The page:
“This did not go down well with us and so we decided to meet and take the decision we have just taken,” he said.

According to him, the Nigerian tertiary education sector is where it is because of inadequate funding. He said that one of the reasons why there were no foreign scholars in the system was because of the poor wages.

“When we agitate about earned allowance, we are also using it to as a means of attracting foreign scholars so it is not all about our personal interest.

“We are also using it to address the issue of brain drain in the system. As it were, our best brains are all drifting into industries and other sectors that will pay them better, rather than ploughing back into the academic sector.

“To us, it is all about looking at a bigger picture and putting things in the right place,’’ he said.

The union leader said that the decision to embark on the strike was painful but that there was no going back until government took a positive step to address their demands.

The ASUU strike occurs two months after polytechnic lecturers, ASUP, embarked on their own national strike, which is still ongoing.



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  • Efe1

    And you tell me this president was once a lecturer? If education is not transformed by the GEJ transformation agenda, of what point is the transformation?

  • ismo

    same old story, asuu vs fg, the saga continues…..i guess dis is season 3 épisode 1….lol

  • Linda Aigbodion

    No one is embarkin on strike to increase d standard of education,its always about earned allowance.hmmmmmmmmmm

  • dandyName

    It should be the responsibility of the FG to fund allowances and not side track fund belonging to parties involve I.e lecturers dean and examination officers allowance fund into there pocket if they regard education as a priority and also to encourage foriegn scholar into nigerian academic system as stated. The big question is, can does bad egg in the FG system be eradicated even now that we are aware of majority bad ones in the govt I won’t blame GEJ as such I will blame is GF….. Omoefe kiddo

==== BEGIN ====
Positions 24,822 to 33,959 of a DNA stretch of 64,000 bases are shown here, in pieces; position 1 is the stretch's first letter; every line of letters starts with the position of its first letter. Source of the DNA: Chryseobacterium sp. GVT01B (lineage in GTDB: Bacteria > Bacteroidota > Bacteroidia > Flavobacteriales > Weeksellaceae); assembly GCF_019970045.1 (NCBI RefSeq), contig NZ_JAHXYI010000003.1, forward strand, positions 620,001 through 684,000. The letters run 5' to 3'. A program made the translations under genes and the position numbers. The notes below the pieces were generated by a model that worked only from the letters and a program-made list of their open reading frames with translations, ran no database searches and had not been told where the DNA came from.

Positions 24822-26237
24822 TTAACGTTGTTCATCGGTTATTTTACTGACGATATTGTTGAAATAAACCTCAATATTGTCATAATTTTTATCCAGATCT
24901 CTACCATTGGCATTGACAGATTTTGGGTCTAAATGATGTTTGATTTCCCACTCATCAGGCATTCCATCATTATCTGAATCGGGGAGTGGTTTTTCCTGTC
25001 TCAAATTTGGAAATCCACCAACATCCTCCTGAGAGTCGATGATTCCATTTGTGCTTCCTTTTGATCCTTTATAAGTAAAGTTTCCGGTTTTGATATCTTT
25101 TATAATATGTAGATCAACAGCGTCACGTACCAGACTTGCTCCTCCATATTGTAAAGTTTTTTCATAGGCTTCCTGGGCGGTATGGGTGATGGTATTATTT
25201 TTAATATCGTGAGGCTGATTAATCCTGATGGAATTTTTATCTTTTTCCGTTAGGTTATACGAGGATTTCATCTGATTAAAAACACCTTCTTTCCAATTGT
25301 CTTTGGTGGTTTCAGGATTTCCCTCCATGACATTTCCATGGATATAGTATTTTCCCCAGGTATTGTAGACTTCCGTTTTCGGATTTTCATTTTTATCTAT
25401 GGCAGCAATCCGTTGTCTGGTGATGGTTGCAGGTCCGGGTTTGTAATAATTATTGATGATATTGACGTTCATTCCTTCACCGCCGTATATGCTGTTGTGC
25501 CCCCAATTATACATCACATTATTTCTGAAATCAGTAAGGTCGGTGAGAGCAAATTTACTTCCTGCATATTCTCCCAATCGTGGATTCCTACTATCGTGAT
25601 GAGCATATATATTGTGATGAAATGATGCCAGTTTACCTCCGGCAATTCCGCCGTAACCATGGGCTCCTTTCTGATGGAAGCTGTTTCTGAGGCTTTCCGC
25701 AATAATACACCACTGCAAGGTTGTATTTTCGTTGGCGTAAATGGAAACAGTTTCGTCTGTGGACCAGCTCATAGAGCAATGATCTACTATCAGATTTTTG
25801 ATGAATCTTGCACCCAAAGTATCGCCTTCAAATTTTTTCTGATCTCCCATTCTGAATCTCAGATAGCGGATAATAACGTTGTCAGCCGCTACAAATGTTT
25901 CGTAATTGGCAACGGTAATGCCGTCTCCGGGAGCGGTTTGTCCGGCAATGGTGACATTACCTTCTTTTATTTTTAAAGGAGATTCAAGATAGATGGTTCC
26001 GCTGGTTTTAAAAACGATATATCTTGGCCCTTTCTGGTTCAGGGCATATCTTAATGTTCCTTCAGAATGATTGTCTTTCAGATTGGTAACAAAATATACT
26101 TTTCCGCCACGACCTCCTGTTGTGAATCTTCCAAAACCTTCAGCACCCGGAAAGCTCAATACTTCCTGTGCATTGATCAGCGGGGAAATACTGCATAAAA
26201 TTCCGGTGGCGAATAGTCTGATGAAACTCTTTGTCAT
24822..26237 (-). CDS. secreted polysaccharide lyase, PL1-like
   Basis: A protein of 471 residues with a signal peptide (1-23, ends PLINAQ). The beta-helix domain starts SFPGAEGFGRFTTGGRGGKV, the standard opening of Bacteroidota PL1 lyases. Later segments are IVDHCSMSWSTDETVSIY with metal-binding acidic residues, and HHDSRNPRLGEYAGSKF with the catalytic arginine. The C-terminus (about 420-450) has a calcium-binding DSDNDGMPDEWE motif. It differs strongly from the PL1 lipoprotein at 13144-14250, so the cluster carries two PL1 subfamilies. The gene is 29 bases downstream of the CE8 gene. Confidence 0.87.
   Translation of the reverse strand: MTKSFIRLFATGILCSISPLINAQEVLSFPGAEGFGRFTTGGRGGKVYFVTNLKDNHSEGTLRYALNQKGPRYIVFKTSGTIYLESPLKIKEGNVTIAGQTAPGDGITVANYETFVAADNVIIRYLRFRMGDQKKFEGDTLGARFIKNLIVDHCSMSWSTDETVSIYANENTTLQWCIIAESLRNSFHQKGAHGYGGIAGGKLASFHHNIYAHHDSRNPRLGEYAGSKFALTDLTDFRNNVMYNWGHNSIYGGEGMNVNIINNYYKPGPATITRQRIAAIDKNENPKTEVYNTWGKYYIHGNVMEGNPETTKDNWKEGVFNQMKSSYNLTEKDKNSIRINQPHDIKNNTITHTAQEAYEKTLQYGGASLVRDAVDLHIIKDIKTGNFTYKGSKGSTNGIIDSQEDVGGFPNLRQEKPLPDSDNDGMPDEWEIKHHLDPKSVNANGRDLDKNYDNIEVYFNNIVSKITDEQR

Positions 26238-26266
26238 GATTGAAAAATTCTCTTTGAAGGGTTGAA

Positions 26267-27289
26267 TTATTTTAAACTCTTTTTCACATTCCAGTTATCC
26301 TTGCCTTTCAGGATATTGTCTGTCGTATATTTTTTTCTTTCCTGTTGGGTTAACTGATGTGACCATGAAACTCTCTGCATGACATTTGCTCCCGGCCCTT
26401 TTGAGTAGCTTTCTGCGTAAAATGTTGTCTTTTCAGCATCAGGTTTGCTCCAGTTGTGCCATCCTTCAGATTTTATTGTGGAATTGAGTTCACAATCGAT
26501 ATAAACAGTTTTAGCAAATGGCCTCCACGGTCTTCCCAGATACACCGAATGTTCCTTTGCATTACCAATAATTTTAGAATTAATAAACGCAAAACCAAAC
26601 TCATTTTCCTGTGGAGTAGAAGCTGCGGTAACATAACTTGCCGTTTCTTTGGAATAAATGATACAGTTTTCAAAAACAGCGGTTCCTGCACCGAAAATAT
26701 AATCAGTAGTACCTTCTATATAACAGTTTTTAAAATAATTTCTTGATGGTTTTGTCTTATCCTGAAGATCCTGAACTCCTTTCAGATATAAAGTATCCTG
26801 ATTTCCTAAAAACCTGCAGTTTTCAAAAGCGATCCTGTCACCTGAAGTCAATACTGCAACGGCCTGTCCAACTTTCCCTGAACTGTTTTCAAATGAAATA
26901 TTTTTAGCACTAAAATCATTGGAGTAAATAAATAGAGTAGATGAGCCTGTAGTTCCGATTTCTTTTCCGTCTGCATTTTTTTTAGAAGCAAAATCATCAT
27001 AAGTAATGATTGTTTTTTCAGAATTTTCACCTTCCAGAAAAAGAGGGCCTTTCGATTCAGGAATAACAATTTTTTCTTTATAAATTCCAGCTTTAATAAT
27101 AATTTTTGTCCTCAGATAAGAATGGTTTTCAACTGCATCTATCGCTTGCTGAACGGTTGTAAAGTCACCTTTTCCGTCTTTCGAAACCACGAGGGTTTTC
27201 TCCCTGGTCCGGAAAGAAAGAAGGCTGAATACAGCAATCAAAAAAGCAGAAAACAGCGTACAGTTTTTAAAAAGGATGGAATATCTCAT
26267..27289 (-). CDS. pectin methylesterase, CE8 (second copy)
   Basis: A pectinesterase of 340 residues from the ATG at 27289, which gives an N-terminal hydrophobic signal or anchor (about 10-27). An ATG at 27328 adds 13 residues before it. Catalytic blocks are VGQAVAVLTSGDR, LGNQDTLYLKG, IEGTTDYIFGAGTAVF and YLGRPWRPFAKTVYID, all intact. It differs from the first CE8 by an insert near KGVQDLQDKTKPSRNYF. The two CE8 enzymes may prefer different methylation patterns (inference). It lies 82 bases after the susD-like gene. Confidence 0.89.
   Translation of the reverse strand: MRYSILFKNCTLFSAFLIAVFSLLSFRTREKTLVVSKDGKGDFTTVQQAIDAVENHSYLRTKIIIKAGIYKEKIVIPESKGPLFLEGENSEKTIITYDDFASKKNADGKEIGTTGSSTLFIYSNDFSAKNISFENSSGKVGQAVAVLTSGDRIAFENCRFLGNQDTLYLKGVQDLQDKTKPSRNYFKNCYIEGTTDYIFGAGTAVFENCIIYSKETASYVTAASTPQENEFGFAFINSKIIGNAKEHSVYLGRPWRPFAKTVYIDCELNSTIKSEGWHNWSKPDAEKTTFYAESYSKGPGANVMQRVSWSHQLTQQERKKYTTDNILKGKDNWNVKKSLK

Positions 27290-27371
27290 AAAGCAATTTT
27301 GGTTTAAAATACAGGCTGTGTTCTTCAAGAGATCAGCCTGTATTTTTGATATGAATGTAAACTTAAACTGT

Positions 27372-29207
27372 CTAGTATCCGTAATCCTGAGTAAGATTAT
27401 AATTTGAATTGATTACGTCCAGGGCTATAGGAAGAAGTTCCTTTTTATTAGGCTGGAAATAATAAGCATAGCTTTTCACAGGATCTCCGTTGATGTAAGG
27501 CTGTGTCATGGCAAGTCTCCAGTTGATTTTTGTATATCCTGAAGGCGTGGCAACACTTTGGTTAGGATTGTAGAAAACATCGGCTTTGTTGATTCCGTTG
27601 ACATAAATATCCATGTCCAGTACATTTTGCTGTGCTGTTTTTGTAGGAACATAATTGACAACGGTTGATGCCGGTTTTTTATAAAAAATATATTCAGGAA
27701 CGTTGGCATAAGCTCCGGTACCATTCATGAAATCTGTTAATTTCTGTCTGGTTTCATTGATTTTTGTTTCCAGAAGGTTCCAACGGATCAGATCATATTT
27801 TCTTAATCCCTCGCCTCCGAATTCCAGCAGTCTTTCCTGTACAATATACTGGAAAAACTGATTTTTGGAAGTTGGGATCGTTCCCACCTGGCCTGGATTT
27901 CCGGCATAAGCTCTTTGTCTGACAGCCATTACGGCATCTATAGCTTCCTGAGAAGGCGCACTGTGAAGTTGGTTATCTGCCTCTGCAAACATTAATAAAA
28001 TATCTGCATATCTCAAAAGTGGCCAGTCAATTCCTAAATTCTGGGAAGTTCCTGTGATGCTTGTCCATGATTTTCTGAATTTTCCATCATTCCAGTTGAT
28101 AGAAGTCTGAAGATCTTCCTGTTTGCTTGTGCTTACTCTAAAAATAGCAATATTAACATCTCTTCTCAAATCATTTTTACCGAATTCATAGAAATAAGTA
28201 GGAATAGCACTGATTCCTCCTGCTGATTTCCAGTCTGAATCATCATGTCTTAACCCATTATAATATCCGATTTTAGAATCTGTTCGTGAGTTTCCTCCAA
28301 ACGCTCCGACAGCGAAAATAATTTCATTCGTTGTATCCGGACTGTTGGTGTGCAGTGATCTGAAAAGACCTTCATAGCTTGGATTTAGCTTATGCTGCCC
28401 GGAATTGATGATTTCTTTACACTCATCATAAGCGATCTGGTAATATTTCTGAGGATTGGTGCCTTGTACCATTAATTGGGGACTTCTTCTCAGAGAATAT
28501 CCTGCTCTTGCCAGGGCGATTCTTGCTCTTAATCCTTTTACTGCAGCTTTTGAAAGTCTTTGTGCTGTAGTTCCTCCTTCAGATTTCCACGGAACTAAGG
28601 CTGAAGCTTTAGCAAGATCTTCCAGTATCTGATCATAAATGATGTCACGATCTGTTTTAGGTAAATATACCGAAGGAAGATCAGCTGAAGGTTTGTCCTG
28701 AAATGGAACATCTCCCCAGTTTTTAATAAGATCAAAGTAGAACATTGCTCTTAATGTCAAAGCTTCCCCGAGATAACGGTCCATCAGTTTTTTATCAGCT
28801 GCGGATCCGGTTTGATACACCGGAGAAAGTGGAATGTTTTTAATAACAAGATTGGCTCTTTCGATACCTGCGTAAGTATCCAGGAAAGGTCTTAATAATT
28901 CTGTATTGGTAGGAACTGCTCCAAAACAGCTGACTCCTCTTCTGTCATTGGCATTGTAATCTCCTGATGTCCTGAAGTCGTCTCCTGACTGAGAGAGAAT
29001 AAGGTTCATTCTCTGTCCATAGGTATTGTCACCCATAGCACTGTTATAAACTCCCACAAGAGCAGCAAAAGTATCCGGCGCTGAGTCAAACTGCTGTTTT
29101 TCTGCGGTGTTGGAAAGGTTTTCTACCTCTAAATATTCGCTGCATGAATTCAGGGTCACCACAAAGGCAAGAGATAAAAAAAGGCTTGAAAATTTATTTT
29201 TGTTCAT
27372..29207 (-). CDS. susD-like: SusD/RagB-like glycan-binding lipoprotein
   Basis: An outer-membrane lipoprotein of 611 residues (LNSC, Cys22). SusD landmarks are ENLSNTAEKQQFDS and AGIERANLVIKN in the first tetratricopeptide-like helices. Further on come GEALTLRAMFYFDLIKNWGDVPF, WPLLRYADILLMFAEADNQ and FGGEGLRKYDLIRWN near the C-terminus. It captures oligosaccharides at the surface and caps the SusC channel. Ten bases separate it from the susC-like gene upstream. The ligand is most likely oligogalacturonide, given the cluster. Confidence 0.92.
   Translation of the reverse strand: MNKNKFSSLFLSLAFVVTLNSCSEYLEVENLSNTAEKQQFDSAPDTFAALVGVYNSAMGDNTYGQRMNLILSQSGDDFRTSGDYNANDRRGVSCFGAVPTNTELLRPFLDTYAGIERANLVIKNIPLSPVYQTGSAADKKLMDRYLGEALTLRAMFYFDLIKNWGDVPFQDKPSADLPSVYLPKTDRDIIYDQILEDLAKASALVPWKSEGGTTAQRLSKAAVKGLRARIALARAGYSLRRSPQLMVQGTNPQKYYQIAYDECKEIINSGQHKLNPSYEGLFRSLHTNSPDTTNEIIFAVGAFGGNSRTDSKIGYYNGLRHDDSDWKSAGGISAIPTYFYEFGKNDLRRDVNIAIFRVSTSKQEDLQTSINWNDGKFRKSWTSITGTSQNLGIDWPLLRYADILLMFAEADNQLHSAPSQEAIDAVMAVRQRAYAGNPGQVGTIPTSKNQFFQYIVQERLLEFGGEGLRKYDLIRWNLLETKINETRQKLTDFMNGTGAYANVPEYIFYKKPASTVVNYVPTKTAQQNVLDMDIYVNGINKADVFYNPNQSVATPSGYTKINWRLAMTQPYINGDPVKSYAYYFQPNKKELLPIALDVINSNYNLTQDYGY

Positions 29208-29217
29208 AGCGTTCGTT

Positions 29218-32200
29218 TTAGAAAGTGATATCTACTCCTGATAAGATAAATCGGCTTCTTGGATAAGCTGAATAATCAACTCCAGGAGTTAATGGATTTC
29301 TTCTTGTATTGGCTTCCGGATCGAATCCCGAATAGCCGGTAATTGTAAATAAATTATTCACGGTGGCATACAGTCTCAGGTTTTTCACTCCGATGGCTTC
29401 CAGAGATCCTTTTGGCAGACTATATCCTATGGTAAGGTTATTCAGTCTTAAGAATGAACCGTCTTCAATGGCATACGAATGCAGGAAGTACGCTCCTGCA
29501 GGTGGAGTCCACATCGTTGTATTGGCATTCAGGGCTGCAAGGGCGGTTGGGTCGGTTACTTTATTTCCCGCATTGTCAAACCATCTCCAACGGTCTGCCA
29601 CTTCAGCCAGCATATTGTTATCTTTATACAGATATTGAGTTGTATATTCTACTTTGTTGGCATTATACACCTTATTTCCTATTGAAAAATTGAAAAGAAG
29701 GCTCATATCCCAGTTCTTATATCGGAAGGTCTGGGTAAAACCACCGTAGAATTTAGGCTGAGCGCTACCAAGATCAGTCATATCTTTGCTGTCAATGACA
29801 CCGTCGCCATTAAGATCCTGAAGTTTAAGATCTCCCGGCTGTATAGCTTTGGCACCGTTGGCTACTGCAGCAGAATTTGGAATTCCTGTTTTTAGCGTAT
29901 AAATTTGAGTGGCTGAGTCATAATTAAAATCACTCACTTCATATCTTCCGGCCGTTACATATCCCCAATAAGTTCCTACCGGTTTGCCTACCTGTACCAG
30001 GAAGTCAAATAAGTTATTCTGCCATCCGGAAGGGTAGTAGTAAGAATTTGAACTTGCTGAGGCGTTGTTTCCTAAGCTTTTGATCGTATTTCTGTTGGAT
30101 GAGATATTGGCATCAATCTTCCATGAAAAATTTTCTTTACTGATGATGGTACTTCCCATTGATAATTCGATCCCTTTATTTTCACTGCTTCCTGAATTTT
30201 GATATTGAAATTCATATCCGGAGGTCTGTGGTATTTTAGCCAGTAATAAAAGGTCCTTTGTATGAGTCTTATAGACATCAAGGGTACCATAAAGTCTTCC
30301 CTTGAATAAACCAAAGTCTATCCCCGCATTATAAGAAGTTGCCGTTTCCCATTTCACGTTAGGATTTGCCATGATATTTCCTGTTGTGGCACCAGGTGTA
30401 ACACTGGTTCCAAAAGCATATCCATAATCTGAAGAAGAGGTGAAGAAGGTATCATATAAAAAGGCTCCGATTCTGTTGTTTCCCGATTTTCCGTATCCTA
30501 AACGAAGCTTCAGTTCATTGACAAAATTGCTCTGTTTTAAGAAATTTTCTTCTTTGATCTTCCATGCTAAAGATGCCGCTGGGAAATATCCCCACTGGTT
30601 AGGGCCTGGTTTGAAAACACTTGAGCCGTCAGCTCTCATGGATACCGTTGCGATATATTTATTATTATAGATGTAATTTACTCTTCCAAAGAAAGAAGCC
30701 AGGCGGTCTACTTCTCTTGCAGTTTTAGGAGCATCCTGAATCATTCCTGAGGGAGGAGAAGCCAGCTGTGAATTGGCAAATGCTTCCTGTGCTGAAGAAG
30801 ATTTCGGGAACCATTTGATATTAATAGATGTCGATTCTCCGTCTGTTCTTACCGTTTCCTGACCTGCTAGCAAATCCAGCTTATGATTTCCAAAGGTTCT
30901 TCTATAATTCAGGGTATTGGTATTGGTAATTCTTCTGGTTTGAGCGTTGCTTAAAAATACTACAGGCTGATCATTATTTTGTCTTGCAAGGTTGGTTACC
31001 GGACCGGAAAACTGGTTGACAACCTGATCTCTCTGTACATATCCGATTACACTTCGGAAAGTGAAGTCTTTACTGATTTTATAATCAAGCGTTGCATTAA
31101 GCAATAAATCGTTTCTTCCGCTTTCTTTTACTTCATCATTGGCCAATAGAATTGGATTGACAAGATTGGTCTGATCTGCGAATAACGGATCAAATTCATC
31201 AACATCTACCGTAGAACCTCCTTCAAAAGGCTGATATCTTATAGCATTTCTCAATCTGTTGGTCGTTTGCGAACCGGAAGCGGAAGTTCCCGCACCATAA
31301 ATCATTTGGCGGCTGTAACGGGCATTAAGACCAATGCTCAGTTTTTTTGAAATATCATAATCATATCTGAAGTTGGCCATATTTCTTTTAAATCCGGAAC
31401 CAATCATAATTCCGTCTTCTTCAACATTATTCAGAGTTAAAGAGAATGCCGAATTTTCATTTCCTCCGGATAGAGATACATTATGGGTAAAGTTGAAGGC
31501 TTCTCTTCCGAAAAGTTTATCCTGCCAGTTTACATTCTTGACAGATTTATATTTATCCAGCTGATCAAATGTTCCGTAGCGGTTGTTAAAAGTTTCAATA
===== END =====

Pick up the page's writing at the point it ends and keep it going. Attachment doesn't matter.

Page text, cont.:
• Ndidi

    I stand with ASUU. The government should pay academic staff what was agreed. ASUU should not back down at all. Our governments always have enough money, and are quickly willing to pay non-African foreign migrant workers (called “expatriates” by those with inferiority complex) their overpriced salaries but never seem ready to pay Black Nigerians their due salaries. We Africans are just too timid and allow our rulers to treat us like dirt while those same rulers treat oyinbos like they are gods – paying them extraordinarily well, giving them the best houses, giving them Police or soldiers to protect them. But absolutely nothing for Nigerians. Let the entire country grind to a halt if our rulers refuse to pay workers their due.

    • emmanuel

      R u ok????? Do u think of d psychological effect of students?????hw will dis strike affect d govt?u think de care???

    • prosper

      Only the Students will suffer…because there a lot ( way more than a lot sef ) private universities around and it is still this same government officials that can afford the cost of these institutions, even your lecturers have their children there. So, pray well for the ASUU strike to be over…

  • Nwokoro-philips Emeka

    are they really fighting for the welfare of the students or themselves?

    • ASUU staff are thieves. That is all i have to say about them. They should be sacked just as FASHOLA sacked those 750 doctors in lagos who later went and begged him and were recalled under conditions

  • Taiwo

    It is only God dat will help us in dis country,We students re d one suffering it,asuu nd Fg.u all ve kids.put us in ur shoes.